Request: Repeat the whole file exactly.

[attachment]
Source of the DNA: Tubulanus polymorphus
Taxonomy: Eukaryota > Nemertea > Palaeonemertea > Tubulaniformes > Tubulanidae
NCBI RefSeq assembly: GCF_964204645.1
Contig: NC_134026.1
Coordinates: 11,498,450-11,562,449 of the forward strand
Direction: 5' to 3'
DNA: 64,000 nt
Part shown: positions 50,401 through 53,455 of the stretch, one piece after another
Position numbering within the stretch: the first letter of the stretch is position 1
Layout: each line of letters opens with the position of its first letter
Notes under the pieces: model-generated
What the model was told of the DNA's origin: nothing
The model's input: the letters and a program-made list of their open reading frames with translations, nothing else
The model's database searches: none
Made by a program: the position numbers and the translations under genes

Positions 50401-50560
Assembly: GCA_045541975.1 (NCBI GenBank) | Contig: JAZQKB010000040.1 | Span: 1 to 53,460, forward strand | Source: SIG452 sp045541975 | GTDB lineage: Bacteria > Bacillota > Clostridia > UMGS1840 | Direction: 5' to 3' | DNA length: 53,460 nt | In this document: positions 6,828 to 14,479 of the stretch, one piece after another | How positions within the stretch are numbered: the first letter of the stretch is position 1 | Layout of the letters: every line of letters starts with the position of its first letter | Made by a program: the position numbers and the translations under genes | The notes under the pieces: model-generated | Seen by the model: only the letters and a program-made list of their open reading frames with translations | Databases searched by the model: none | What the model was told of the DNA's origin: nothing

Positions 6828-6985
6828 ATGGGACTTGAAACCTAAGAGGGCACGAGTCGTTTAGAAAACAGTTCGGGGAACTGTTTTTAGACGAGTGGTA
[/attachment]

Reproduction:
Source of the DNA: Tubulanus polymorphus
Taxonomy: Eukaryota > Nemertea > Palaeonemertea > Tubulaniformes > Tubulanidae
NCBI RefSeq assembly: GCF_964204645.1
Contig: NC_134026.1
Coordinates: 11,498,450-11,562,449 of the forward strand
Direction: 5' to 3'
DNA: 64,000 nt
Part shown: positions 50,401 through 53,455 of the stretch, one piece after another
Position numbering within the stretch: the first letter of the stretch is position 1
Layout: each line of letters opens with the position of its first letter
Notes under the pieces: model-generated
What the model was told of the DNA's origin: nothing
The model's input: the letters and a program-made list of their open reading frames with translations, nothing else
The model's database searches: none
Made by a program: the position numbers and the translations under genes

Positions 50401-50560
Assembly: GCA_045541975.1 (NCBI GenBank) | Contig: JAZQKB010000040.1 | Span: 1 to 53,460, forward strand | Source: SIG452 sp045541975 | GTDB lineage: Bacteria > Bacillota > Clostridia > UMGS1840 | Direction: 5' to 3' | DNA length: 53,460 nt | In this document: positions 6,828 to 14,479 of the stretch, one piece after another | How positions within the stretch are numbered: the first letter of the stretch is position 1 | Layout of the letters: every line of letters starts with the position of its first letter | Made by a program: the position numbers and the translations under genes | The notes under the pieces: model-generated | Seen by the model: only the letters and a program-made list of their open reading frames with translations | Databases searched by the model: none | What the model was told of the DNA's origin: nothing

Positions 6828-6985
6828 ATGGGACTTGAAACCTAAGAGGGCACGAGTCGTTTAGAAAACAGTTCGGGGAACTGTTTTTAGACGAGTGGTA